With the Pittsburgh Penguins knee deep in their worst season in several years, should general manager Jim Rutherford consider a drastic move to revitalize the team?
Every year after the Pens suffer another playoff disappointment, the team brings in another player to solve their playoff problems, and every year the Penguins again fail early in the playoffs.
Is it possible that the problem isn’t who the Penguins are bringing in, but rather who they should be trading away?
It may sound ridiculous, trading away the one of the two bright spots on a perennial playoff team, but there are serious advantages to consider when looking at a potential move.
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First, it is important to look at the salary statistics. The Pittsburgh Penguins five highest paid players (Malkin, Crosby, Kris Letang, Phil Kessel, and Marc-Andre Fleury) account for over 53.2% of the team’s cap space. That is incredibly high for just 19.2% of the roster.
By comparison, the recent Stanley Cup champions have much less salary tied up at the top. The 2014-15 Chicago Blackhawks only had 43.9% committed to its five largest contacts. The 2013-14 Los Angeles Kings came in at 47.6% of the cap space.
While these may seem like small differences, it amounts to an additional $6.4 million over the Blackhawks and $3.6 million over the Kings. That is enough to bring in an extra star-caliber player or two more solid top-9 skaters.
There is no question the Penguins are unbalanced, an inverted pyramid of money. The theoretical top line of Kunitz-Crosby-Kessel makes $19.35 million, even if it was hastily abandoned. The second line of Perron-Malkin-Hornqvist takes up $17.55 million.
This is a far cry from the bottom-6 lines like Porter-Fehr-Plotnikov ($3.355 million) and Wilson-Bonino-Sheary ($2.707 million).
A trade of Crosby or Malkin would not only bring the upper-level payroll down, but allow more expensive talent to be spread throughout the Pens lines.
While the numbers behind a trade could benefit the Penguins, so would the players they would get back. Trading someone who is arguably a top-5 player would bring a huge return to Pittsburgh.
While the exact return would be highly dependent on the team in the deal, it is easy to imagine a multi-player package. One could easily imagine a top line winger and second line center included in the exchange, at minimum.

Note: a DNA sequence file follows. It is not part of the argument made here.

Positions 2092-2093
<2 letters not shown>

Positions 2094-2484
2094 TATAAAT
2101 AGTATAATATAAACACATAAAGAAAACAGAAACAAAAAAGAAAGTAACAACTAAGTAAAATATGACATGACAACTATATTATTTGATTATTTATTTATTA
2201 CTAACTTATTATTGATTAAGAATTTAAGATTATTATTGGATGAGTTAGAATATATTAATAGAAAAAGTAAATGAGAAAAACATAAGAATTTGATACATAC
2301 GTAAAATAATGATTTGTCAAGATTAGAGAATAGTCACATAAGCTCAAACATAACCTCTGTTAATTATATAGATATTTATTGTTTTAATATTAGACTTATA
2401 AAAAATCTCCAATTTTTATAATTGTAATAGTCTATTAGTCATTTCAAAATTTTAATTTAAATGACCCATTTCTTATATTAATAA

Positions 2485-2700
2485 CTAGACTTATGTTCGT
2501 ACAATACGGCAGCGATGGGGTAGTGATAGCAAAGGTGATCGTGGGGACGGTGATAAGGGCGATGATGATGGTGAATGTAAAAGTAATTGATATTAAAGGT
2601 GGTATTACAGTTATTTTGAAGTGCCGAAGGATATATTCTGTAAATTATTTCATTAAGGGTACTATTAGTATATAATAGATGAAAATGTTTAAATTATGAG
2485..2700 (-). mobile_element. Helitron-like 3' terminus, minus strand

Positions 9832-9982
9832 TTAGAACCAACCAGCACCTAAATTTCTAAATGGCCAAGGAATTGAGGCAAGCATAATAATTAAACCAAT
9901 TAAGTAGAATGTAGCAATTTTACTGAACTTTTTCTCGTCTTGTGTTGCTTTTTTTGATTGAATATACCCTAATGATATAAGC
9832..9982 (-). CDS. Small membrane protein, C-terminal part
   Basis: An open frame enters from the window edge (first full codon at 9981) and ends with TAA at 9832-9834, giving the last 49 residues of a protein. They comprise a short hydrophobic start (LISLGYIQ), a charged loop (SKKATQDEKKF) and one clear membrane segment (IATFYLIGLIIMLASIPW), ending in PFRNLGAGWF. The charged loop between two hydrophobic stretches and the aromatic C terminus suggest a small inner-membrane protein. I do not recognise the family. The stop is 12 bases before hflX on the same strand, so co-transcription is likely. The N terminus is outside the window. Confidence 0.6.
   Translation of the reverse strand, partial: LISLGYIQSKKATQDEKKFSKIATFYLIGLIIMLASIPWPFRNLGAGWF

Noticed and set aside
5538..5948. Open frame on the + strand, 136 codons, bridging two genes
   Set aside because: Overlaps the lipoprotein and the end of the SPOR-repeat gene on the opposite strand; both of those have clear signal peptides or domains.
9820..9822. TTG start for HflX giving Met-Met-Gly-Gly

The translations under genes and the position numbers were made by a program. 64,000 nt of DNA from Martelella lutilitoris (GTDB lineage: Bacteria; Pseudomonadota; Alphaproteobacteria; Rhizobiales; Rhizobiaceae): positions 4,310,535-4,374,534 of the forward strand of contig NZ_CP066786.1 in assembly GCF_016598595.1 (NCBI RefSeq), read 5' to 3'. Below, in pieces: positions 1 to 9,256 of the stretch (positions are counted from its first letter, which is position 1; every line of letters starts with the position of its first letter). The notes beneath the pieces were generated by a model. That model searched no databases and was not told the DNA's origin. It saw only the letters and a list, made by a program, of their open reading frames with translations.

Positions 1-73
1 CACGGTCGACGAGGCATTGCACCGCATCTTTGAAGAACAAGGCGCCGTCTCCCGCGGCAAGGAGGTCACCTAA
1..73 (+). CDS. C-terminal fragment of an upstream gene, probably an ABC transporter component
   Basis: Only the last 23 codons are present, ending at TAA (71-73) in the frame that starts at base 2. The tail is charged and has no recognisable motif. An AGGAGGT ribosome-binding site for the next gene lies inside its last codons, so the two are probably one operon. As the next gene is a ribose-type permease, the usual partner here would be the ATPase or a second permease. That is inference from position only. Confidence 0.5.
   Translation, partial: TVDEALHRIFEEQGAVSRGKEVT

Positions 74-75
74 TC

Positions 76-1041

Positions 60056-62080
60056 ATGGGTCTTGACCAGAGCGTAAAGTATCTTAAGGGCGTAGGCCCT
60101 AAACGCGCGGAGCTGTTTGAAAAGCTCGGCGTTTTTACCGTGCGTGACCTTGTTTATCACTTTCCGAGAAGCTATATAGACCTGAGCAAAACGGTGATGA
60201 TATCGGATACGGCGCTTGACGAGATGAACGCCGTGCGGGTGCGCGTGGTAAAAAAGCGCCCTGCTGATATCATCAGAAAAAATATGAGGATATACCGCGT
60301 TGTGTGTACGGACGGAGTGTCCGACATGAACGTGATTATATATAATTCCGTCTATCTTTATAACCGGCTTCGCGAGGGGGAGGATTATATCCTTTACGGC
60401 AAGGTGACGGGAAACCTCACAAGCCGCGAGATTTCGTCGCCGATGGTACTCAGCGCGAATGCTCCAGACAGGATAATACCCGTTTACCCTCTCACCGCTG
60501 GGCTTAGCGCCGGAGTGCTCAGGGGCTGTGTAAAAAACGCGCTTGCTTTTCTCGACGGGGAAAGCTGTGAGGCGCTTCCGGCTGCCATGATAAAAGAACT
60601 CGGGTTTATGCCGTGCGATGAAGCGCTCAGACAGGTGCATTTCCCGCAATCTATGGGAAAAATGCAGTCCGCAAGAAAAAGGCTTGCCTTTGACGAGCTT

Such a return would enable the Pens to give the remaining center a star-level winger and also get a second line center to replace the one that was lost. Both Crosby and Malkin are over-qualified on the second line, and their value could lead to a more balanced team.
You also would likely get lower-level players, prospects, or draft picks in the deal. All of these are useful to the Penguins, who are still trying to build up a system after dismantling it in the name of winning now.
A trade of one of the stars would also enable Jim Rutherford to target defensive talent, which is something sorely lacking on the Pittsburgh Penguins roster at both the NHL and prospect level.
Should the Pens decide it is in their best interest to move a part of the two-headed monster, which would be the smarter move? Each has their positives and negatives.
Malkin may seem initially more expendable. He makes more money per year than Crosby, is a year older, and is currently the star with the better stats.
Crosby, on the other hand, has not played as well this season. However, he has a name recognition and reputation that exceeds anyone in the NHL. Trading “Sid the Kid”, “The Next One”, arguably the face of the NHL, would bring in quite a package on name and potential alone.
Crosby may have the support of the fan base for helping to save the Pens and win a cup, but there is no doubt he hasn’t been the same since his concussions.
If Crosby can return to form, then he is the best player in hockey. However, it seems he’s lost that fire and edge. He appears less inclined to go for a puck in a scrum, or to go to the tough areas. He’s still great, to be sure, but he isn’t the Sidney Crosby that won a Stanley Cup and scored 100+ points.
Malkin, on the other hand, has carried this team through some of it’s lowest points in years. He has singlehandedly willed this team to victories this season. He is streaky, but he still ranges from a good player to one that has outshined Crosby at times. And there’s no doubt he performs at another level without Crosby in the lineup.
While I was initially against the idea, what the Pens currently have just isn’t working. After reviewing the numbers I would be open to the idea of the Pittsburgh Penguins trading a superstar. At this point, I would make that superstar Sidney Crosby.
While he hasn’t been the same since his injuries, he still carries the name power and potential to bring in a massive return.
Trading Crosby would allow the Penguins to become more balanced, both financially and in terms of talent. While initially very unpopular, it would allow the Pittsburgh Penguins to join the ranks of the very successful one-superstar teams like Tampa Bay, Montreal, and Washington.
Do you agree? Let us know what you think by commenting below.